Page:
Such then was their custom, the hope of heathens; in their hearts They bore hell, they knew not the Creator, the Judge of all deeds—neither acknowledged the Lord, nor knew how to praise the Protector of Heaven, the Ruler of Glory.
The poet introduces Christian doctrine very early in the poem, when Hrothgar and his noble Danes are desperate to rid themselves of the monster Grendel. The custom to which the poet refers is praying for help in heathen temples. The poet is acknowledging that the characters have pagan values, while also suggesting that true hope comes from God. As the story progresses, the audience will encounter more and more instances of heroes acknowledging the Lord and praising the Ruler of Glory.
For it is wondrous to say how the mighty God, through magnanimous spirit, gives out as gifts to the kin of men their wisdom, lands and rulership. He is lord of all things.
Hrothgar is speaking to Beowulf after the hero has killed not only Grendel but also Grendel’s mother, thus saving Hrothgar’s kingdom twice. Hrothgar has already lavished praise and treasure on the hero and claimed him as a son. Now Hrothgar offers praise to God as well. Hrothgar’s words of praise suggest his confidence that his own rulership and inherited lands are signs of God’s favor.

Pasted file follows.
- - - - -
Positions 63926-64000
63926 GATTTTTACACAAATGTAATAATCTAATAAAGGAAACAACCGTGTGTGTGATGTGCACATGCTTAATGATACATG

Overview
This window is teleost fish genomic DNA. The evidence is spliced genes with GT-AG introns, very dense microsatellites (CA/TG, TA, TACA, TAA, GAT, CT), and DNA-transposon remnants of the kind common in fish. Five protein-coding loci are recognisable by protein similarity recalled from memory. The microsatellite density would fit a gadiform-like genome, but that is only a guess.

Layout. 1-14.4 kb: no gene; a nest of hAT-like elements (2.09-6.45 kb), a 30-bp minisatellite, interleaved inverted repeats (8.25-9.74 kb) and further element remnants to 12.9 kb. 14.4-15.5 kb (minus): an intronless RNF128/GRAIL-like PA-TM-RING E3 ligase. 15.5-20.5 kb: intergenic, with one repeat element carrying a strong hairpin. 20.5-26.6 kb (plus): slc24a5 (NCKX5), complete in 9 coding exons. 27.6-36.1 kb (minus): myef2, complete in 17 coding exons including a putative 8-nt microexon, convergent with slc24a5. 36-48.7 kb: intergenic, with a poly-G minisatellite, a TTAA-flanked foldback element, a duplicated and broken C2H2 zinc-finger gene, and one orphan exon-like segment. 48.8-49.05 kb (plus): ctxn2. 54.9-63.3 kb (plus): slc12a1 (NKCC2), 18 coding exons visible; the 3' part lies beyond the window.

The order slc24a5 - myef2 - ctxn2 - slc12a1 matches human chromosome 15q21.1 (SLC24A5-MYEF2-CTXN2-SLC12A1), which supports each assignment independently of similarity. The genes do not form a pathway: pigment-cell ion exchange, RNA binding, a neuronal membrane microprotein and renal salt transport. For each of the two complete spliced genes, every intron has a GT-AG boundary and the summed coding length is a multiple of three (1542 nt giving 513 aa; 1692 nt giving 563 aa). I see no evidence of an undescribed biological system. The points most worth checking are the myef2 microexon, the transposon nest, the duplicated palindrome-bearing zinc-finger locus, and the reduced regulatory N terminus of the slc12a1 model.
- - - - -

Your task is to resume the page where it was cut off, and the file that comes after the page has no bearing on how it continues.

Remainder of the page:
I wish to give thanks, speaking such words as I may, to the almighty Ruler, the King crowned with glory, the eternal Lord, for these riches I look on here by the barrow, that I have been blessed to acquire for my dear people, before the time of my passing.
Beowulf is speaking these words as he nears the end of his life, after he has defeated the fiery dragon who guarded an ancient hoard of treasure. His praise of God reflects Christian values. But his words are also an incantation. Near the end of the poem the poet reveals that, because of an ancient spell, Beowulf would have been condemned to hell if he had not named God as the source of the treasure. Here and throughout the poem, the poet uses pagan story elements to convey a Christian message.
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